WAPPINGERS FALLS, N.Y. – Wappingers Falls resident Dani Masterson is on a mission.
Masterson, who believes that no military veteran should have to have “canned” music at his or her funeral, has played “Taps” on her bugle at thousands of events over the past 30 years.
So far, she has provided that dignified final salute at ceremonies in 23 states, has six more on her schedule, and hopes to travel to all 50 someday.
She has played at every place from the World War II Memorial in Washington, D.C. to Arlington National Cemetery in Virginia and she does all this completely at her own expense.
“I feel it's the last nicest thing that I can do for someone," Masterson said. "These are the times when I feel my service is most pure. I don't do this to receive a pat on the back or even a thank you. I do it to serve. I'm personally grateful because it has given me a place to serve those who have served.”
Masterson’s work was recognized recently by the Exchange Club of Southern Dutchess, which raised $200 to help her defray traveling expenses.
Having started playing with a Hudson Valley drum and bugle corps at age 10, she now is the state's director of Bugles Across America.
The nonprofit group was founded in 2000 by Tom Day after Congress passed legislation stating that veterans had the right to at least two uniformed military people at their services to fold the flag and play Taps – on a CD player.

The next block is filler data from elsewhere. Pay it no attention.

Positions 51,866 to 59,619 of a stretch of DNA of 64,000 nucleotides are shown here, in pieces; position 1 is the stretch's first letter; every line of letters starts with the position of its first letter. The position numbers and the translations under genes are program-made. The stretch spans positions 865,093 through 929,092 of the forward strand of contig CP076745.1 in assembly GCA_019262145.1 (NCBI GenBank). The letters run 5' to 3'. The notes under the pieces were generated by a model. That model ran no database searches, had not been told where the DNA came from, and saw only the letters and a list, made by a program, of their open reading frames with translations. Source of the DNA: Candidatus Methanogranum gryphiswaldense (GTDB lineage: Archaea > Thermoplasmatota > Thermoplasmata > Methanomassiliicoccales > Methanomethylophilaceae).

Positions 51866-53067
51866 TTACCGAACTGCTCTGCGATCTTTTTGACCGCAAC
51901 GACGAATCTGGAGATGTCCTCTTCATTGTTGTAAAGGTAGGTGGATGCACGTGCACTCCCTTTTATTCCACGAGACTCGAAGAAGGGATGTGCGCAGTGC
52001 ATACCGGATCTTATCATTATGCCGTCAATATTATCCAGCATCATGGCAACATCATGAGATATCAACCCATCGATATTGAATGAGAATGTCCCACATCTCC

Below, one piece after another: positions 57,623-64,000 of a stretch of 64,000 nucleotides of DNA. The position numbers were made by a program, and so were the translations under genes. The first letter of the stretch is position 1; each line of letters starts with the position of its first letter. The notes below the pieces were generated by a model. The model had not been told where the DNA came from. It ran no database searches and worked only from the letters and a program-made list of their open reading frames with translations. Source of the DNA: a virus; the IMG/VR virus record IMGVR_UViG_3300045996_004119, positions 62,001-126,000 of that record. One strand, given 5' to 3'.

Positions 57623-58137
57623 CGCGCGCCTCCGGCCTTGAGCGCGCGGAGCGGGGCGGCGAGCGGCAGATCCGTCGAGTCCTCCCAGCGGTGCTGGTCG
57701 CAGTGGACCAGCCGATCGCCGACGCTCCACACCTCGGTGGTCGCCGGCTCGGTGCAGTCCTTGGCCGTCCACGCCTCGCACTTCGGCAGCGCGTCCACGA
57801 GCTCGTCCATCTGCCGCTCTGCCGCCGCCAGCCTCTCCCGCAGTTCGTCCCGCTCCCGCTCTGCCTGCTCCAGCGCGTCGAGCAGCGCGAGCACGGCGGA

Day felt that veterans deserved a live rendition of Taps by a real bugler.
Now the organization has more than 4,000 volunteer buglers who serve in every state in the nation.
According to the group, the Department of Veterans Affairs expects more than 500,000 veterans to die every year for the next seven years. Because of that, the group said, BAA is always recruiting new volunteers.
Masterson is also one of the National Buglers for the “Spirit of ’45,” an alliance of organizations that works to preserve and honor the legacy of World War II veterans.
When not traveling around, she is a special effects make-up artist for a private tactical training center in Carmel. (But that's another story.)
Taps itself actually has a Putnam County connection. Credited by some historians with writing it was Daniel Adams Butterfield, a Union general during the Civil War, New York businessman and assistant U.S. treasurer.
While at Harrison’s Landing, Va., Butterfield wrote Taps to replace the traditional firing of rifles at the end of military burials.
First played by his bugler, Oliver W. Norton of the 83rd Pennsylvania Volunteers, Taps was adopted by both the Union and Confederate armies.
Some historians, however, say Butterfield didn’t compose Taps from scratch, but simply re-wrote an earlier call, known as Scott Tattoo.
Butterfield was born in Utica in 1831, but had a summer residence, Cragside, in his later years in Cold Spring.
He died in 1901 at 70 and was buried at West Point, even though he had not attended the military academy, as Taps was played.
Masterson's grandfather, John Masterson, who died several years ago, served during World War II in the China-Burma-India Theater.
His very proud granddaughter will be carrying his photograph close to her heart when she marches Friday in New York City's annual Veterans Day Parade.